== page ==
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Category : Transhumanism

Groping toward appropriate regulation of AI. Data regulation and its offensive potential. – The CyberWire

At a glance.

Wired traces the influences shaping the EUs proposed Artificial Intelligence Act, which is expected to impact policy internationally, as has the GDPR. The legislation would categorize AI applications by risk level and more closely control high risk systems.

Critiques of the bill fall along predictable lines. Some human rights groups want stricter controls and worry about law enforcement, education, health care, public surveillance, border security, social scoring, insurance, transhumanism, and subliminal manipulation applications. They point to the power disparity between those wielding the tools and those on the receiving end, and highlight existing abuses.

Some industry groups describe the law as overbroad, fearing it will impose unmanageable costs, interfere with basic business functions, squash innovation, and drive away talent. Competing studies put total compliance costs between 1.6 and 10 billion yearly.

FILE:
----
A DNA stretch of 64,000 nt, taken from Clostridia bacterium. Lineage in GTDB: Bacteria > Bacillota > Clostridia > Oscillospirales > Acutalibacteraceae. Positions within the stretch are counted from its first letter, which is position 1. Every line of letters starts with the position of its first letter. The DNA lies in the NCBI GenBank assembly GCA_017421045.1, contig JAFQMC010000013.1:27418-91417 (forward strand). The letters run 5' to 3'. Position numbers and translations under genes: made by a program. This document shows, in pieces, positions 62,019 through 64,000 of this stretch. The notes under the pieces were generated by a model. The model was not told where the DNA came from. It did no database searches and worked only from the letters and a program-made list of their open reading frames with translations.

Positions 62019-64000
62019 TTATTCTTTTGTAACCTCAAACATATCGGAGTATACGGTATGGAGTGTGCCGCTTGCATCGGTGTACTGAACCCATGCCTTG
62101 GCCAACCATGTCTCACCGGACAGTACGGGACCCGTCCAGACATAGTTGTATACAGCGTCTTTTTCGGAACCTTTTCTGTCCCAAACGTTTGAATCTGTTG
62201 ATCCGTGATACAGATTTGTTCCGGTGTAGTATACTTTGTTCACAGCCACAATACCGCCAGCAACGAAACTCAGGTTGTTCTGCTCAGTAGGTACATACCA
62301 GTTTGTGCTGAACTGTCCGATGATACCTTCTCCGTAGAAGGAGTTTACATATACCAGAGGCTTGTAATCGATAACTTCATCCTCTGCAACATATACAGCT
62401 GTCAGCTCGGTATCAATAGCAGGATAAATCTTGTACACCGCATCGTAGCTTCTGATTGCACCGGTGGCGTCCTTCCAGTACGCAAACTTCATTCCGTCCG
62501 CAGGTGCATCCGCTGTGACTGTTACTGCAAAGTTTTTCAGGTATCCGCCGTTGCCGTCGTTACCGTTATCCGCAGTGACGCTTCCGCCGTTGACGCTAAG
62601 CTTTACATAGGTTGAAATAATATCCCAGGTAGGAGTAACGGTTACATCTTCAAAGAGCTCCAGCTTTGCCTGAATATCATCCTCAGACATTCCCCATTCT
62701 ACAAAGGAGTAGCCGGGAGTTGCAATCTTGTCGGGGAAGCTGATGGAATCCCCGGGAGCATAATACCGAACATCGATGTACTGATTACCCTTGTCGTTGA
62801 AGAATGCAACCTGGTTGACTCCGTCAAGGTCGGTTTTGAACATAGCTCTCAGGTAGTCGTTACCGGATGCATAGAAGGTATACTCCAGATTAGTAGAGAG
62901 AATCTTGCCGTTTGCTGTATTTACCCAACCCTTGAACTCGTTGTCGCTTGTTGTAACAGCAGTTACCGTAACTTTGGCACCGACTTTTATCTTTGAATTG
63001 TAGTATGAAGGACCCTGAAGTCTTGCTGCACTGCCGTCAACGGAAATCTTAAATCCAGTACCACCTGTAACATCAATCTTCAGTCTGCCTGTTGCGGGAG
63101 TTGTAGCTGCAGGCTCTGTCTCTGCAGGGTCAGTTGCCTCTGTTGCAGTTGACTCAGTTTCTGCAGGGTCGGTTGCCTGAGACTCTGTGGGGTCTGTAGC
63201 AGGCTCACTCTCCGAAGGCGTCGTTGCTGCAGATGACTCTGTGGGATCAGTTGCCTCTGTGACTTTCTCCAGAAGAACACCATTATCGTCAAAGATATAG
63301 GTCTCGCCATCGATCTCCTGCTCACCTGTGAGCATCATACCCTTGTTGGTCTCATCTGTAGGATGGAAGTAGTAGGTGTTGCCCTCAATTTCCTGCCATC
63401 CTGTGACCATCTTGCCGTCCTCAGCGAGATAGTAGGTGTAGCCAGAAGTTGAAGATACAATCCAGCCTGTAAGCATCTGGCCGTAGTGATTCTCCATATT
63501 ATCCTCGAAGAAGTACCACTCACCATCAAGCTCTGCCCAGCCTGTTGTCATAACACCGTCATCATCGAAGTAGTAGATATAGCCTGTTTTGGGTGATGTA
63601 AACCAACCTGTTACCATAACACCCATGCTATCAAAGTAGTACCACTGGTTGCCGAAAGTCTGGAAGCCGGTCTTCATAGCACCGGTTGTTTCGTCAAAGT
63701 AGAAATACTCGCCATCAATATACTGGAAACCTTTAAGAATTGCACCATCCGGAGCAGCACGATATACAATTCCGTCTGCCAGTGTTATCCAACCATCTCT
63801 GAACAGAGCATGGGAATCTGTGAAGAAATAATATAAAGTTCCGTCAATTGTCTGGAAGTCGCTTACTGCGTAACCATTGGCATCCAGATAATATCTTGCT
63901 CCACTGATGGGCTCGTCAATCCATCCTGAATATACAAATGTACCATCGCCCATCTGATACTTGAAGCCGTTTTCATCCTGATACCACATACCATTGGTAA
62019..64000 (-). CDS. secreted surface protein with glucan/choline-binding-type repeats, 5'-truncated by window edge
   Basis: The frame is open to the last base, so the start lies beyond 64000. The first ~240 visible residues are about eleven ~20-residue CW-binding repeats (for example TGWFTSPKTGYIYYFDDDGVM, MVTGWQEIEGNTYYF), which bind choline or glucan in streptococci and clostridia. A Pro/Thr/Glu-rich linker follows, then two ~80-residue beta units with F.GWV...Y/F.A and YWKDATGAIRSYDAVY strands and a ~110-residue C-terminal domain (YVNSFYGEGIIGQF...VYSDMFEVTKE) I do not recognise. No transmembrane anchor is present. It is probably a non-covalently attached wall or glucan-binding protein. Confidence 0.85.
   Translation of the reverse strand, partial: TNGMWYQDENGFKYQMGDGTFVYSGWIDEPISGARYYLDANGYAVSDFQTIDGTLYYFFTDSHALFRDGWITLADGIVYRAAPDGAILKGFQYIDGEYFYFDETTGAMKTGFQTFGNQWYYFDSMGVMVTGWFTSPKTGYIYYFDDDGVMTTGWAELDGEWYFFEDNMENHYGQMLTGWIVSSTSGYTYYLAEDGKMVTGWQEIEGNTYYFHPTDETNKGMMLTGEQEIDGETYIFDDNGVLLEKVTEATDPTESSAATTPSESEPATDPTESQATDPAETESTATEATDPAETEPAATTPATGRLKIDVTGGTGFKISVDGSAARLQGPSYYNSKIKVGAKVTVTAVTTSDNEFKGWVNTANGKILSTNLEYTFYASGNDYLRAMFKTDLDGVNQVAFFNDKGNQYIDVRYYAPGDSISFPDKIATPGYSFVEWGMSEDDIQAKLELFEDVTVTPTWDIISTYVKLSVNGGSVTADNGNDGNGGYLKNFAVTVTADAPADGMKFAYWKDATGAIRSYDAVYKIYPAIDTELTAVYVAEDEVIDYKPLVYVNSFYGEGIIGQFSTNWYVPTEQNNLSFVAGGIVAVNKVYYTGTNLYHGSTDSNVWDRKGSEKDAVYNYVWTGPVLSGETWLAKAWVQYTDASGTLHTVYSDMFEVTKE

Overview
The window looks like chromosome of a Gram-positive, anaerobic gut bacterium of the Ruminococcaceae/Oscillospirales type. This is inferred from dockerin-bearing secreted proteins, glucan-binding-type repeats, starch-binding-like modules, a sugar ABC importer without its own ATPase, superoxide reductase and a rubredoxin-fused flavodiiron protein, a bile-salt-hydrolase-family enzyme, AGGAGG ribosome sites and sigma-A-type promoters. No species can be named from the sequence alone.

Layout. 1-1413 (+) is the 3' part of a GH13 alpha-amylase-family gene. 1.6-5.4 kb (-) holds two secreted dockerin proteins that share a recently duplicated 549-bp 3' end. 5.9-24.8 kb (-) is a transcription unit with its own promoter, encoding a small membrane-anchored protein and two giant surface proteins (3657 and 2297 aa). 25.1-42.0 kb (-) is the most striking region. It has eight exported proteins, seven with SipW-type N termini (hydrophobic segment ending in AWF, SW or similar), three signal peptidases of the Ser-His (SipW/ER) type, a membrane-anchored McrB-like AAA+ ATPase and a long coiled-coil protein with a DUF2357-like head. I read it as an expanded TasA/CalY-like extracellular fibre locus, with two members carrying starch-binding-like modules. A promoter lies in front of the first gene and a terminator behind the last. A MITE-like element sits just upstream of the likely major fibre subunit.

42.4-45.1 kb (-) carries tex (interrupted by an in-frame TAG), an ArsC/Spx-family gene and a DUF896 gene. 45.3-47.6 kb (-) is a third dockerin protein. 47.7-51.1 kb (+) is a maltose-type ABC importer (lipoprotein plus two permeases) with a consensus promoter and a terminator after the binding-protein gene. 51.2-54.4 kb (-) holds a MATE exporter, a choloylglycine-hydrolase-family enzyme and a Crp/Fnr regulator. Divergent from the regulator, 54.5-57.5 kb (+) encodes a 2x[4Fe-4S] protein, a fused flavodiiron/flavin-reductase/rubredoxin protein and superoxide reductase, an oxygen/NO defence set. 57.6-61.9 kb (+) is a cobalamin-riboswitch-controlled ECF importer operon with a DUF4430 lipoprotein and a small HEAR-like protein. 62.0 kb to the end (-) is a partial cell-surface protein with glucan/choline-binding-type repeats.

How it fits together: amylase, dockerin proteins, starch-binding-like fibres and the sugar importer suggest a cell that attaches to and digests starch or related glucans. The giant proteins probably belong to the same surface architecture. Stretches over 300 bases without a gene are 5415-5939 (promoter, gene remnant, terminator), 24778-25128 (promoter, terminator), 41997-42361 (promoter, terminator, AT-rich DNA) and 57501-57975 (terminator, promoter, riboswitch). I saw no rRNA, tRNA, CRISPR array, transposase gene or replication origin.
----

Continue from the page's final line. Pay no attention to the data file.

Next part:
The EU hopes the bill will level the playing field and spur growth while promoting principled business decisions. Meanwhile, the US is developing its own guidelines and regulations, including a National Institute of Standards and Technology tool and an Algorithmic Accountability Act. In the background, as always, looms Chinese innovation, and what strategic advantages authoritarian rivals will achieve while the West puzzles out competing interests and ethical dilemmasexercising a soft advantage of its own.

Breaking Defense reiterates concerns that the vulnerability disclosure component of Beijings Data Security Law (DSL) will help the CCP stockpile zero days for use against state and private sector targets. As weve seen, the legislation directs researchers, companies, and foreign firms with local offices to disclose to the Ministry of Industry and Information Technology within forty-eight hours uncovered zero days, and restricts their further distribution. Microsoft and Amazon Web Services, both of which contract with the US Defense Department, are covered by the regulation.

Heritage Foundation China scholar Dean Cheng sees the move as an instance of lawfare, or legal warfare, and says Beijing is 100 percent likely to weaponize the disclosed vulnerabilities. Georgetown University security researcher Dakota Cary observed that theyve effectively co-opted a pipeline of research, which costs a great deal of money to do, in order to increase their own offensive and defensive hacking capabilities.

The DSL, Fortune notes, also prohibits unapproved cross-border data transfers. The law took effect yesterday.